Maureen died of emphysema at 58. Her story (with pictures) is told in the Evening Standard.
How many people die prematurely of tobacco induced emphysema?
This is what cigarettes do to you, warns anti-smoking campaigner hours before her death
It would have been natural for Maureen Hamilton to have chosen a glamorous picture as the one by which she could be remembered.
Taken 22 years ago, the cool blonde smiles easily for the camera, confident in her beauty and her jet-set lifestyle.
Fast-forward two decades and the picture on the left reveals a very brave but broken woman, all the glitz and glamour pitilessly stripped away by the emphysema caused by her addiction to cigarettes.
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It is this second haunting image that 58-year-old Mrs Hamilton was determined the world should remember as she campaigned to shock others into giving up tobacco before it is too late.
Speaking from her sick-bed hours before her death last week, the mother of two said: "When I was growing up, smoking was glamorous. Film stars would pose for the cameras with a cigarette in their hand.
"I remember buying a single cigarette from the shop for threepence, then smoking it at a cafe, hoping the boys would notice.
"I moved on to a pack of five, then ten, and when I started working it was 20, and I would smoke a pack a day. I didn't realise it at the time but I was a pretty, young woman.
"It's only later, when you look in a mirror at what is left and see a photo as you used to be, that you realise how things have changed.
"I don't want anyone to suffer like I am. It is unimaginable and the pain is so horrendous I have to take morphine every day."
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Mrs Hamilton, a restaurant manager from Cambridge, lived a jet-set lifestyle as a young woman and was whisked to parties around the Mediterranean and Middle East.
One one occasion she was swept off her feet by a man who took her to his palace in Beirut.
At a party in Cairo, an Arab prince offered her £20,000 to spend the night with him.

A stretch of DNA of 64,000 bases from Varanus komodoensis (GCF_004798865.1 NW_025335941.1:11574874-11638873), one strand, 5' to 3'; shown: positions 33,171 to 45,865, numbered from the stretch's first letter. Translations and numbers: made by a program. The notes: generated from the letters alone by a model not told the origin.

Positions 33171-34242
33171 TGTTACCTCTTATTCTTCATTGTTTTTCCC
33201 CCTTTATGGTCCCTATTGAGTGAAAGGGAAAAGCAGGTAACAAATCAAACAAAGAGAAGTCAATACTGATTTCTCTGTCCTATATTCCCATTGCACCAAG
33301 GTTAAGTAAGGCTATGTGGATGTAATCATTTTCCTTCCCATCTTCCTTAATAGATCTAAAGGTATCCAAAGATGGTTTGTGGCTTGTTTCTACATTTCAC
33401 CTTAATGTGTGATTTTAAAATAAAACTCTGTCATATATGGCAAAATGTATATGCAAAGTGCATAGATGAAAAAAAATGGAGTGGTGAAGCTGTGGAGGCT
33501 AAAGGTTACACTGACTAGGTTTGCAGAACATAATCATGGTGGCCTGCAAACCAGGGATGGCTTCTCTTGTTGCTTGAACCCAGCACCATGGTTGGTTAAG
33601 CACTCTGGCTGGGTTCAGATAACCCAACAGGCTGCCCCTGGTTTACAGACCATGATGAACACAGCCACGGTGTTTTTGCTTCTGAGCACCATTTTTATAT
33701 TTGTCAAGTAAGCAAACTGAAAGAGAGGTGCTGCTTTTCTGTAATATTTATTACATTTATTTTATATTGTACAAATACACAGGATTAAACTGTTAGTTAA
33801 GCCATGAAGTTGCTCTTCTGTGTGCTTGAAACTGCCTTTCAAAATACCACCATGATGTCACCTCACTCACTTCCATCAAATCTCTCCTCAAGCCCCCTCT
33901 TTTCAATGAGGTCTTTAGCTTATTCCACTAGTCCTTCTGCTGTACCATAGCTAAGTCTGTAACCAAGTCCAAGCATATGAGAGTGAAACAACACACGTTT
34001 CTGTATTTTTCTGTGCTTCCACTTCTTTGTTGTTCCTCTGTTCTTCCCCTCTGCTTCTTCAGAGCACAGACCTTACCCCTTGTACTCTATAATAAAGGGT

She refused, saying: "I'm not that kind of girl."
The first warning shot over her health came in 1977, when she was 28.
She developed pneumonia on her way back from Israel and doctors advised her to go to a hospital that specialised in lung diseases.
She refused, saying she was scared.
Twenty years and countless cigarettes later, Mrs Hamilton collapsed and lost consciousness shortly after flying home from the Dominican Republic in 1997.
She was diagnosed with emphysema, an irreversible degenerative condition which makes breathing difficult as the lungs fill with fluid.
Doctors told her it had been developing for the best part of two decades.
She was to spend the rest of her life "shuffling from one room to another dragging an oxygen bottle with me".
Her last few years were a living hell in which she was kept alive on a ventilator while helpers spoon-fed her and cleared blockages from her airways with forceps.
She was moved to the Arthur Rank Hospice in Cambridge early last week.
Speaking earlier this year, she said: "I know giving up smoking is a struggle. But smokers don't see people in hospital hooked up to machines dying slow, painful, undignified deaths and they should.
"I hope my story can stop even one person smoking."
She arranged for posters of her to be used to highlight the damage smoking can cause and wanted children to visit her so that she could warn them of the dangers.
Amanda Sandford, of the anti-smoking group ASH, said yesterday: "I spoke to Maureen a couple of months ago. She was desperate to pass on her experience to try to prevent young people smoking.
"I hope her message lives on in some way. It would be a fitting tribute."
Mrs Hamilton's daughter Zoe, 41, said: "Mum was a tough cookie.
"She was a campaigner to the end and hoped her death would at least stop others from smoking."